Tuesday, February 17, 2015

Finding Primary Sources Part 4

I am back to the topic of primary sources and have come across even more that can be used by many for research projects and papers.  All of them are free, some of them have a focus more International than National, so the opportunities are endless.

America in Class is a site established by the National Humanities Council.  The focus is primarily literature and history, but it also offers Professional Development.  The site links topics to the Common Core State Standards as well.  The site focuses on America from its beginnings to present time. The site also has a collection of secondary sources, such as essays and literature written by scholars.  It’s all free to use.

The National Endowment for the Humanities has started chronicling newspapers from all over the United States.  Users can access newspaper articles from every state in the US.  It is sorted by state and paper name.  It lists the oldest issue available as well as the number of issues available.  It’s free to use.

The Wilson Center Digital Archive features an international collection of documents that have been previously hidden from society. The browse themes and documents features send readers to clippings, maps and images about the topics available.  Users see a map with pins in specific areas.   The themes section leads users to many international topics.

Tuesday, February 10, 2015

Finding Primary Sources: Part Three

The last few posts have focused on Primary Sources for a paper.  Because I am such a nerd when it comes to research and I feel that the most accurate information is by far the best, I feel this topic is one to address over several posts.  I continue with three new places to visit to locate primary sources.

The Avalon Project:  Yale Law has established a large database dating back to the 4000 BC.  Most of the focus is historical and legal, but, it has a lot of materials that a classroom teacher can access.   You are going to find more documents in the 1800s and beyond, but there is a collection of material that can be used for a paper or project.

Spartacus Educational is a collection of documents about specific people and events throughout history. There are specific events listed in the database, but you can also connect to the Index and get a visual link to several topics, including the World Wars, General American History, British History and Biographies.  This site is developed by a Brit, so the text might be written with British flair, (for example, the History of Football isn’t what we American’s know as football, but soccer) it does covers a lot of information.

Fordham University has created a large database of full text sources that is accessible free of charge.  The content  includes a lot of information about Western Civilization, Religion, Revolutions both foreign and domestic.  When you find the topic of interest, you click it and it takes you to a large list of links that relate.  Some topics have hundreds of items available to use for research.   The information is both internal on Fordham’s site as well as external on the web.  Either way, it offers a lot of free information for a paper or research project.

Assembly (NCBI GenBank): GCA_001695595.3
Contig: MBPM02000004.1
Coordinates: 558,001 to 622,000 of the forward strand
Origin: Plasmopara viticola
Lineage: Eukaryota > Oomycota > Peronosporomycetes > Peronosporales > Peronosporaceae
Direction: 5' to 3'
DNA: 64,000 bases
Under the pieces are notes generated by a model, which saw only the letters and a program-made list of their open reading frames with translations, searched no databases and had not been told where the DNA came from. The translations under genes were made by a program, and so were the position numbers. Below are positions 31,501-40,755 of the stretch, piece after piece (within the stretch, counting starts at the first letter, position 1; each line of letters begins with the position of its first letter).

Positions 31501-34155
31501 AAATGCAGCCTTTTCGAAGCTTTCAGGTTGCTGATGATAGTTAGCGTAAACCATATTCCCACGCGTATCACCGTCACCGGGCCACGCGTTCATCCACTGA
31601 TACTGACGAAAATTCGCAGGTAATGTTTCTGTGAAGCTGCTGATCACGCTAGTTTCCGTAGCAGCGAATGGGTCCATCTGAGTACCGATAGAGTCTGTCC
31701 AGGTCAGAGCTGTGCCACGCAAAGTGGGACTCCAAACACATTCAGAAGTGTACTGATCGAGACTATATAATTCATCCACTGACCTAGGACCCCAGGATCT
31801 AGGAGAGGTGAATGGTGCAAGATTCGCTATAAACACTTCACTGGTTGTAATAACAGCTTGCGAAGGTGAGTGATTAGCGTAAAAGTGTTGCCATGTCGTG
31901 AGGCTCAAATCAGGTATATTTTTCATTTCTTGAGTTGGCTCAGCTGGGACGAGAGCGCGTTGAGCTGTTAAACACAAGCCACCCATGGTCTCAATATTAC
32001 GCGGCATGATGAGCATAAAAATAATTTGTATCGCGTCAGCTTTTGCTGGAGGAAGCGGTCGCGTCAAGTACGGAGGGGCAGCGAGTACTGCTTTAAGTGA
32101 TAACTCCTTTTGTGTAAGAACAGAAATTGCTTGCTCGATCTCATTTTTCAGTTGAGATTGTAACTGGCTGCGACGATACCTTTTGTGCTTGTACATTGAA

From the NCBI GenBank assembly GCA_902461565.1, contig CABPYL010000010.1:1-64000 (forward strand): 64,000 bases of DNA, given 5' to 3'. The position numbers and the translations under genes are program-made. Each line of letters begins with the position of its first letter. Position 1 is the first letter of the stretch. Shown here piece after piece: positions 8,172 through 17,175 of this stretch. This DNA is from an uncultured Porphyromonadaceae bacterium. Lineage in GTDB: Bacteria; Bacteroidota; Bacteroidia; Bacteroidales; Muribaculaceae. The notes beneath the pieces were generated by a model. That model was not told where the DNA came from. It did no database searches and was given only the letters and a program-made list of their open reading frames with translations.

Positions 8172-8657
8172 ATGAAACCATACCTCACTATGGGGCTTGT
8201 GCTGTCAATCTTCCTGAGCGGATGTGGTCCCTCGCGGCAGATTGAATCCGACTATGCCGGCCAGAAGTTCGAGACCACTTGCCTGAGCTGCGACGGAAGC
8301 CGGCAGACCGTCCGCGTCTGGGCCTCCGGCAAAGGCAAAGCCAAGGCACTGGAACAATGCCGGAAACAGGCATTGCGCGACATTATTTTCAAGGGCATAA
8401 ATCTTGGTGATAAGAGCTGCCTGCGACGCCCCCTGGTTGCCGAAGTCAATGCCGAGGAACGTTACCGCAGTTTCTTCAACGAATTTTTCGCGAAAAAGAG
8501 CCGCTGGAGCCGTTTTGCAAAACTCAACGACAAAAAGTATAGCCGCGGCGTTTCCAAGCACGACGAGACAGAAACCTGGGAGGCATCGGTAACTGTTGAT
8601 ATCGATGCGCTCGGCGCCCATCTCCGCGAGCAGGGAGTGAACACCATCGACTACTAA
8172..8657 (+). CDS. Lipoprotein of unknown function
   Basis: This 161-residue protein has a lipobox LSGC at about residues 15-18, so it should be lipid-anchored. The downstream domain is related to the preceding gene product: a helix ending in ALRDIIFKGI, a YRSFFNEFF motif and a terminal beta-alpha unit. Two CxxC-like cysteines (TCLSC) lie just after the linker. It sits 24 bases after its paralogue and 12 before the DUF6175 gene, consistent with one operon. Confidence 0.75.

Tuesday, February 3, 2015

Finding Primary Sources: Part Two

Last week, I posted a brief article about finding primary sources for free.   With the drive to go One to One in school and the push to back away from traditional textbooks, using digital primary sources is a fantastic way of getting the information you need online.

In part one, I mentioned the Library of Congress, The National Archives and DocsTeach.   Let's look at a few other sites to use for primary source searching.

First of all, Historypin.  History pin is Pinterest for primary sources.  It features a series of projects loaded with images from all over the world.  It's a global collection of materials that people don't normally see.   There are projects, basically tagboards, loaded with images that relate.  People add them to the community as a reference.  When the board is opened, a map appears and community members pin an image, document, etc, to the map.  It's a great idea, but it seems to be early in it's life cycle so it's continuing to grow.   I would recommend this for Middle School age students and up.  Some of the visuals may be difficult for a younger child to understand. (Holocaust, Genocide, etc.)

Second off, let's take a look at the Digital Public Library of America.   This site is a huge collection of images, documents and artifacts that anyone can access free. Per their website: "The DPLA  brings these different viewpoints, experiences, and collections together in a single platform and portal, providing open and coherent access to our society’s digitized cultural heritage." The site pulls information from libraries all over North America into one main location.   It is loaded with things are it seems to be fairly easy to use. It has an exhibitions tab that focus on a specific topic.  Within that exhibitions, users can see a large amount of information that pertains to a topic.  It's a great way to get a lot of information.

Finally, the Life Magazine Photo Archive.  Life Magazine's photo collection is by far one of the most vast photo collections out there with all sorts of images that can lead to writing prompts, research topics and even more. The page has been taken over by google, but the images are sorted by dates and as well as topics. They go back all the way to the 1860s.